This weekend's decisive defeat of Touch ID is the most poignant reminder yet of the significant limitations of using fingerprints, iris scans, and other physical characteristics to prove our identities to computing devices. As previously reported, a team of German hackers who have long criticized biometrics-based authentication bypassed the new iPhone feature less than 48 hours after its debut.
Many security researchers and writers, yours truly included, predicted that the ability of the high-definition scanner included in the iPhone 5S wouldn't be fooled by attacks using scanned fingerprint smudges to impersonate an already enrolled thumb or finger. It's now clear we were wrong. Hacker Starbug overcame the purported ability of Touch ID to read prints at a sub-epidermal level by using a slightly higher resolution camera to generate a cloned fingerprint. The availability of a laser printer also seemed to help.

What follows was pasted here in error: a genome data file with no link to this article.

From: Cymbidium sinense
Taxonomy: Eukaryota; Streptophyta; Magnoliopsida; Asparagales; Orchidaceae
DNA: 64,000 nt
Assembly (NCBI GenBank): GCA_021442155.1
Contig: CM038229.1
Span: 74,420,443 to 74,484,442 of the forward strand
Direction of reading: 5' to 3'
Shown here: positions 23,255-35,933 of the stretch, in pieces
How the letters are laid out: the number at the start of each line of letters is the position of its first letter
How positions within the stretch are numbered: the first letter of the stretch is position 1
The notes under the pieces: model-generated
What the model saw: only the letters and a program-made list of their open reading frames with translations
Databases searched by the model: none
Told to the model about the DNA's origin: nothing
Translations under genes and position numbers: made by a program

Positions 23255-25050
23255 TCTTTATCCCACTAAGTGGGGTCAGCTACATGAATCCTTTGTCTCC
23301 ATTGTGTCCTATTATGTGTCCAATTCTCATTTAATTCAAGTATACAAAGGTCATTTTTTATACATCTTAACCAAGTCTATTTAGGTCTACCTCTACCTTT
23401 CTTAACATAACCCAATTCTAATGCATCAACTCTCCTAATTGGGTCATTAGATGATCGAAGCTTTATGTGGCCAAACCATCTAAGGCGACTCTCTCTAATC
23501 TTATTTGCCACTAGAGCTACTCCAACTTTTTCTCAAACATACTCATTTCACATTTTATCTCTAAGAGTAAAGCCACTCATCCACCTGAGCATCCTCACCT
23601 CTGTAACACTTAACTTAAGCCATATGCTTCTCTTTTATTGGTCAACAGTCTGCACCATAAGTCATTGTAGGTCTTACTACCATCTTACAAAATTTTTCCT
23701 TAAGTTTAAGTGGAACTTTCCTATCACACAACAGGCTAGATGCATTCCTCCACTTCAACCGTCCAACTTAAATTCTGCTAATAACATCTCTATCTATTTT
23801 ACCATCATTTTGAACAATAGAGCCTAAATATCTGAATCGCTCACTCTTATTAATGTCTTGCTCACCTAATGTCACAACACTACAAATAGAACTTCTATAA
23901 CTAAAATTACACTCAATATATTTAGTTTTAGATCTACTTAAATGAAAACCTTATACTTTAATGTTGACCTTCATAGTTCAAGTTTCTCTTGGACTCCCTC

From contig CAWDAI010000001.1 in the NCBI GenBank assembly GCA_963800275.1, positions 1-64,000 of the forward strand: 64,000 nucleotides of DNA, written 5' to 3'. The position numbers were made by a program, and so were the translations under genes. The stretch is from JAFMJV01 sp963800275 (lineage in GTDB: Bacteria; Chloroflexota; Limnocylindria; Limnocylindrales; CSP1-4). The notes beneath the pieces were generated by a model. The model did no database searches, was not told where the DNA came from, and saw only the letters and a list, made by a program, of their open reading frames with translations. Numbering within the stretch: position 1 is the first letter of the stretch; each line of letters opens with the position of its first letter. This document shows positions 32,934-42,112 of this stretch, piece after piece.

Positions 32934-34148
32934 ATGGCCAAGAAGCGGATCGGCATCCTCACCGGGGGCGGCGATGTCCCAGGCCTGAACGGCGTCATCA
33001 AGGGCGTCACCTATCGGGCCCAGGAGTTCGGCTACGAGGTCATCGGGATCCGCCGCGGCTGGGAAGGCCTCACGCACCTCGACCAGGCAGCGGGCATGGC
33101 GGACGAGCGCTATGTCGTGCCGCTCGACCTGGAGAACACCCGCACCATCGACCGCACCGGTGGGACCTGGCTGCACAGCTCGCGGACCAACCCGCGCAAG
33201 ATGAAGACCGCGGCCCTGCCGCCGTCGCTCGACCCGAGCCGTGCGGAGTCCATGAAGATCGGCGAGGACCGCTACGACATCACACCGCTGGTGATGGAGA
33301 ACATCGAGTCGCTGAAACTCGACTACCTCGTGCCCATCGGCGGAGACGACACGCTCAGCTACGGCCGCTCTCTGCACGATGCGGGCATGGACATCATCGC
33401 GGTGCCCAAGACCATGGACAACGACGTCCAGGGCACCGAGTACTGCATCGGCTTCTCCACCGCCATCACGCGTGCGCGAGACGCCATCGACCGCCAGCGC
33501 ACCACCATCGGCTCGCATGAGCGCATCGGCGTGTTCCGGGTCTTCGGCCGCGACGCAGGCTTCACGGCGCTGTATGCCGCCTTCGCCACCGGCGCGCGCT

Some critics have castigated the technique as too difficult for the average hacker. Others have argued that the hack has little significance in the real world. They cite Apple talking points that the protection of Touch ID represents a significant improvement over what many people have now, since a large percentage of iPhone users currently use no PIN at all to lock their phones. There's some merit in this second argument, since any protection, no matter how flawed, is better than none at all. But as Rob Graham, CEO of penetration testing firm Errata Security makes clear, Starbug's technique is easy for many people to carry out.